Priority areas

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The Leicester ISSF has four main priority areas:

Precision Medicine (lead: Professor Martin Tobin)

Leicester has world-leading academic expertise in several clinical specialties, notably cardiovascular and respiratory (inflammatory and infectious) disease, diabetes and cancer. These have received external recognition through three NIHR-funded BRUs, a CLAHRC, CRUK Centre and MRC Pathology Node. Our long-term ambition is to integrate our medical research into a single comprehensive Academic Health Science Centre. Towards this goal, the University and NHS Trust have jointly launched The Leicester Precision Medicine Institute, while incorporating precision medicine as a crosscutting theme in the current BRC and CRUK Centre applications. Precision medicine involves the use of genotype, phenotype and environmental data to identify factors in individuals or subgroups that affect disease risk, status, progression or therapeutic response. In conjunction with our outstanding discovery science and input from social sciences and medical humanities, Precision Medicine will lead to clinical trials that address patient or population differences, and ultimately lead to development of novel interventions and companion diagnostics aimed at specific populations, including ethnic, subgroups. While long-term support will come from the University, NHS, philanthropy and commerce, ISSF will pump-prime key activities.

Ethnic Health and Migration (lead: Professor Kamlesh Khunti)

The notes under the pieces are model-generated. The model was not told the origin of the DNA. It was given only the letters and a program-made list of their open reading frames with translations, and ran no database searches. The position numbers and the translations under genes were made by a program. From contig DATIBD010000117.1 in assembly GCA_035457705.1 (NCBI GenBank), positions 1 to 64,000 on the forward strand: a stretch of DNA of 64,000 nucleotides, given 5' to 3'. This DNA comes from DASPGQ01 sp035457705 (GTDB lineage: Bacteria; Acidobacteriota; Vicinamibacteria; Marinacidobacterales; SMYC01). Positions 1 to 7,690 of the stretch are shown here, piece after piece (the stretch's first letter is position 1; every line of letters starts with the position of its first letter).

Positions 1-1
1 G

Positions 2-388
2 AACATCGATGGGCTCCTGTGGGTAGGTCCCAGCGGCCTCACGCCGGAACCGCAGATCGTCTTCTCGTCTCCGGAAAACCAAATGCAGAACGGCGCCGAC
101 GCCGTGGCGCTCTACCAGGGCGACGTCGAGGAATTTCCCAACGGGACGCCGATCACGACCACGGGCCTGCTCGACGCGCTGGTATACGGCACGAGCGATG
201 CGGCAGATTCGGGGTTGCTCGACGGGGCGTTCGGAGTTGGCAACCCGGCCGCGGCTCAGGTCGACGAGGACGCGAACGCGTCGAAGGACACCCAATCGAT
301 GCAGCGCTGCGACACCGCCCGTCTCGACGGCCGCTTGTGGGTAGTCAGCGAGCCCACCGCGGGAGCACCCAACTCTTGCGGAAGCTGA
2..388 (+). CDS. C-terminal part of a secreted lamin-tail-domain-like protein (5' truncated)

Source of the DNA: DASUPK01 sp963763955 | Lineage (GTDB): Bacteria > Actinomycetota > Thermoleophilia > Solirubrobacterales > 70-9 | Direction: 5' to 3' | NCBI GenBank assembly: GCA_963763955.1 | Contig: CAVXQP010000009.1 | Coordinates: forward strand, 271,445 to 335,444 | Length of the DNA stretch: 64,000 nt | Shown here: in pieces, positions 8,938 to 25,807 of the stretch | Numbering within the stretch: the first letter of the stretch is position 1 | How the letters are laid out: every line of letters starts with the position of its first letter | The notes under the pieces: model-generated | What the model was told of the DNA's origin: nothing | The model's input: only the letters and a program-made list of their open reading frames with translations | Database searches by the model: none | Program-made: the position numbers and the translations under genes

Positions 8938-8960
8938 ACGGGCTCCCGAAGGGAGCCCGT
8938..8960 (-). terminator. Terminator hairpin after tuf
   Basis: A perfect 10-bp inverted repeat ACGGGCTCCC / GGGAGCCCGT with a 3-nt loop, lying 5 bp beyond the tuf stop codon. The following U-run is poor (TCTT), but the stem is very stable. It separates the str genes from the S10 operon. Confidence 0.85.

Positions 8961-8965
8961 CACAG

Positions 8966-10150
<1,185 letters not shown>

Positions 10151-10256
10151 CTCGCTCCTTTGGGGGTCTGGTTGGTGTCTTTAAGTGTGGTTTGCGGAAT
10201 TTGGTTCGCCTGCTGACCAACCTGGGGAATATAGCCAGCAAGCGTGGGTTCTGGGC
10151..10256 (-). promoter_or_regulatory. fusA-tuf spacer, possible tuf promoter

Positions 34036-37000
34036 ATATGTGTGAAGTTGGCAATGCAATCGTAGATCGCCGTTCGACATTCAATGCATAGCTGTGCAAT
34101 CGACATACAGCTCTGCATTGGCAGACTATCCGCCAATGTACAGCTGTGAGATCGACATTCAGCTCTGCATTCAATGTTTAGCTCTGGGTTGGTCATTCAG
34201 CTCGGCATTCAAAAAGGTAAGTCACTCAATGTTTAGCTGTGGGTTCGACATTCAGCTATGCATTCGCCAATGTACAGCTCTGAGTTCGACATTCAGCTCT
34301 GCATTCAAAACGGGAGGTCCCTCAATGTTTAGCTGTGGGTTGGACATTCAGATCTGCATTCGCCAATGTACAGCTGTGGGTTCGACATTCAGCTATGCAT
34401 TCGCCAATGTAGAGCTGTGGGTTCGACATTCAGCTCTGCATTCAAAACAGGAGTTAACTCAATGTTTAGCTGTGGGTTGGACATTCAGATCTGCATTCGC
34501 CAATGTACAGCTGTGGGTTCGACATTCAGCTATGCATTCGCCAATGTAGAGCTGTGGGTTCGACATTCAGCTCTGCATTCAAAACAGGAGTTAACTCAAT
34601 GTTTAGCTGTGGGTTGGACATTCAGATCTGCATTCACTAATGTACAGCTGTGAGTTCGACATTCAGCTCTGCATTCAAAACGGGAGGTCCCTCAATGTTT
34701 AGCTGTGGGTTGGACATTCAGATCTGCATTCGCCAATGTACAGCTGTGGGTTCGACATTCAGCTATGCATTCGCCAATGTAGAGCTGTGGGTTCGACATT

The Leicester community’s social and demographic features, including the highest proportion of
non-white residents (55%) in the UK, provide a unique and important opportunity to address key
health issues across an ethnically and culturally diverse population. Leicester’s pioneering research has demonstrated that health outcomes vary between ethnic groups. For example, South Asians are more susceptible to type II diabetes and coronary artery disease, but less likely to develop age related cardiac conduction abnormalities. These findings pose questions about causality, nature (genetics) vs nurture (lifestyle), that we are ideally placed to answer and address by intervention. By combining our clinical expertise, large resident patient cohorts and their health records, multi-omic, clinical and other biometrics, and lifestyle characteristics, we can explore causes of clinical variation and develop personalised approaches to healthcare. These issues will be a focus for the new Leicester Precision Medicine Institute. We will also exploit our strengths in population studies and applied psychology to explore factors predisposing communities to particular illnesses, as well as their uptake of and response to treatments. We will pursue this agenda locally (where there is a high incidence of cousin marriages) and also develop comparative datasets in low- and middle income countries, for example working with established partners in diabetes in India (Chennai, Delhi, Pune, Jaipur). Leicester has established the East Midlands Centre for Black and Minority Ethnic (BME) Health that aims to reduce health inequalities, increase representation in research studies, develop innovative participant recruitment and outreach activities, facilitate knowledge exchange, identify new research priorities and build capacity for BME research. The cross disciplinary Migration Network and Diversity, Inclusion & Community Engagement Unit established within the School of Sociology will play an increasingly important role.